Wednesday, May 21, 2008

Segulos Associated With Lag BaOmer

"A Talmid" lists a bunch of segulos and minhagim associated with Lag BaOmer. And sees them as positive. I personally see them as troubling, so this is a point of disagreement.

One interesting one:
Similarly, Mesechta Pesachim (51b) says one can rely on Rashbi, if you’re in front of him or if you’re not in front of him. This alludes that one can receive a yeshua on his Yom Hilula “in front of him”, praying by his tzion, or “not in front of him”, meaning, any other place you may be on Lag BaOmer. (Kol Aryeh)
That gemara actually reads:
דאמר רבה בר בר חנה סח לי רבי יוחנן בן אלעזר פעם אחת נכנסתי אחר ר"ש בן רבי יוסי בן לקוניא לגינה
ונטל ספיחי כרוב ואכל ונתן לי ואמר לי בני בפני אכול שלא בפני לא תאכל אני שראיתי את ר"ש בן יוחי שאכל כדי הוא ר' שמעון בן יוחי לסמוך עליו בפניו ושלא בפניו אתה בפני אכול שלא בפני לא תאכל
And the real meaning of that gemara:
(Rabah bar bar Chanah citing R. Yochanan ben Elazar): I once followed R. Yosi ben Lekunya to a garden; he took Sefichim (things that grow by themselves) of cabbage [in Shemitah, after Bi'ur (Rashi) or even before (Tosfos)], ate some, and gave to me - he told me that I may eat, but only in front of him;
(R. Yosi ben Lekunya) saw R. Shimon eat - he is so important that I can rely on him to eat in front of him and in his absence;
You (R. Yochanan ben Elazar, since you did not see R. Shimon) may eat only in front of me. (The contradiction is not resolved.)
And so not everyone can rely on Rabbi Shimon, but only those who personally saw him eat sefichim. To be fair, he states this is a mere allusion, a hint to what he is trying to deduce.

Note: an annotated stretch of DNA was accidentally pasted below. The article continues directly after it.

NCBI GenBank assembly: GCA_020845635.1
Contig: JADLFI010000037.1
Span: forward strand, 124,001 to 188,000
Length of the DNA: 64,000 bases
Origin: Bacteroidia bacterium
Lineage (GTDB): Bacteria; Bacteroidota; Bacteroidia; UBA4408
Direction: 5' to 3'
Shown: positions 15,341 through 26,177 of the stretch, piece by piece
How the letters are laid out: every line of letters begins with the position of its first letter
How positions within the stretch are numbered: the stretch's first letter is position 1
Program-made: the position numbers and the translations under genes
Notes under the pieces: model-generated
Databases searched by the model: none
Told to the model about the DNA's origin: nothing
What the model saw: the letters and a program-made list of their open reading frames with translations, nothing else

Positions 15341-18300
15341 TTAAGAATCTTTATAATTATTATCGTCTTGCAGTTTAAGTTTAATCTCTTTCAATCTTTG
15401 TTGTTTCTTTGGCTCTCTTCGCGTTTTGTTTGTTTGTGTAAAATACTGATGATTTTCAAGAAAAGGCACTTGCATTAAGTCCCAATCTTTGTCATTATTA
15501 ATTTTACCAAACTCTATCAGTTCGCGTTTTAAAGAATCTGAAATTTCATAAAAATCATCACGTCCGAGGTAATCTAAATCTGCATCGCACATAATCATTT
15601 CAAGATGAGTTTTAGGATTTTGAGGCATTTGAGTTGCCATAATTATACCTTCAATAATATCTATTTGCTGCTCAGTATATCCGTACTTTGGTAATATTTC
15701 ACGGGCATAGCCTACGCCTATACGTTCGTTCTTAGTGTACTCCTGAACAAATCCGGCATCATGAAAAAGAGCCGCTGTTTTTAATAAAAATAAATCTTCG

But still, saying this about Rashbi is potentially theologically dangerous. One receives a yeshua by relying on Rashbi anywhere in the world. To be totally unfair, shall we say that he is מלא כל הארץ כבודו? Any yeshua comes from HaKadosh Baruch Hu. Yet here, we are relying on the tzaddik to deliver, from anywhere in the world. This is not really omnipotence and omnipresence, but is begins to approach it. Praying at kivrei tzaddikim is already fraught with theological dangers, in my opinion. When one starts making such broad, sweeping claims about the powers of this deceased tzaddik, on a day in which pyres are burnt in the tzaddik's honor, it is even more troubling.

More about the pyre, also from the same blog:
There is a custom to put olive oil in the fire and to burn clothes in the fire. The Rizhiner used to send silk garments to Miron to be burnt in the bonfire. Tzadikim of Eretz Yisroel say this is a segula for success, materially and spiritually.

Meanwhile, this was sent to via Aish's spam-list. One can buy some oil to ignite the bonfire, for only $138. This is clearly not the cost of the oil, but rather the gematria of hatzlacha. If only Jews would not fall for such nonsense and superstition.

I've previously posted about the problematic aspect of these pyres. But thinking that the pyres will effect a tikkun for thousands of Jews, or in this case that there will be a magical effect to get blessing, success, and salvation is problematic.